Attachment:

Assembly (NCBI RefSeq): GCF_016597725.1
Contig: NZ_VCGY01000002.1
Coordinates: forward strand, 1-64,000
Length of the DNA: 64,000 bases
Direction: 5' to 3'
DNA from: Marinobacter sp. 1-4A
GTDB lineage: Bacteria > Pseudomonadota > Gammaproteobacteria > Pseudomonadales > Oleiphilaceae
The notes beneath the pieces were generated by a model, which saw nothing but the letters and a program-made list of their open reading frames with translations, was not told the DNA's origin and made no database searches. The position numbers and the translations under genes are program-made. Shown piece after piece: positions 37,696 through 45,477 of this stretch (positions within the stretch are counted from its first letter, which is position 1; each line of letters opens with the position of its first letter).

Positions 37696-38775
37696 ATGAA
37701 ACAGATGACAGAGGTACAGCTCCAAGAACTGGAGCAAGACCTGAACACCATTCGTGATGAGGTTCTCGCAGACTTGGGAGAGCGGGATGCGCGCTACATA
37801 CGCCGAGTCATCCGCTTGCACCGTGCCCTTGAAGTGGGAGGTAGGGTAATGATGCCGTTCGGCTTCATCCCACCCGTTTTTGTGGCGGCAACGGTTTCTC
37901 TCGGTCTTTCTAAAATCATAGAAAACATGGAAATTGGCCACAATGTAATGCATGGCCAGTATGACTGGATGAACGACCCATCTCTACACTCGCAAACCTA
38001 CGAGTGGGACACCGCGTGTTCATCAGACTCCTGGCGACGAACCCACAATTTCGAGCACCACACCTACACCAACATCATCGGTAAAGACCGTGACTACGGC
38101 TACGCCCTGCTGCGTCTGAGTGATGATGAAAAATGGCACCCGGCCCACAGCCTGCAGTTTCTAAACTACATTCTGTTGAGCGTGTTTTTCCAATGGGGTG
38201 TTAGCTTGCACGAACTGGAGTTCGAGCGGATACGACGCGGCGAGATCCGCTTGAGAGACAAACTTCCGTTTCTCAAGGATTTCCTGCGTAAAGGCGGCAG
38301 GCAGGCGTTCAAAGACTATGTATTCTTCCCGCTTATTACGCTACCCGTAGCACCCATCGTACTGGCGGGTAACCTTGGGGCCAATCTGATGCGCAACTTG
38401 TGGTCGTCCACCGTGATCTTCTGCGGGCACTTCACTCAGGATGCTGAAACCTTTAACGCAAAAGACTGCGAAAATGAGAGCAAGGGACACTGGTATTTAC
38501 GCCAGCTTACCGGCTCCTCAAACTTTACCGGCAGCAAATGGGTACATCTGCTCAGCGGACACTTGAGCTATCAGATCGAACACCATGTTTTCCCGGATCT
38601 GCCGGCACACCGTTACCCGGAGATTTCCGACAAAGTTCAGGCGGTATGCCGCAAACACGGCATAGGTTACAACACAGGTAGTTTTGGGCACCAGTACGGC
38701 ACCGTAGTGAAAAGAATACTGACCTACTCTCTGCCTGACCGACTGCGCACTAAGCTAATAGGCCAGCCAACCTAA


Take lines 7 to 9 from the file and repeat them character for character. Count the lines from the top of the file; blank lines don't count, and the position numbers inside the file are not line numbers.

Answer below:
GTDB lineage: Bacteria > Pseudomonadota > Gammaproteobacteria > Pseudomonadales > Oleiphilaceae
The notes beneath the pieces were generated by a model, which saw nothing but the letters and a program-made list of their open reading frames with translations, was not told the DNA's origin and made no database searches. The position numbers and the translations under genes are program-made. Shown piece after piece: positions 37,696 through 45,477 of this stretch (positions within the stretch are counted from its first letter, which is position 1; each line of letters opens with the position of its first letter).

Positions 37696-38775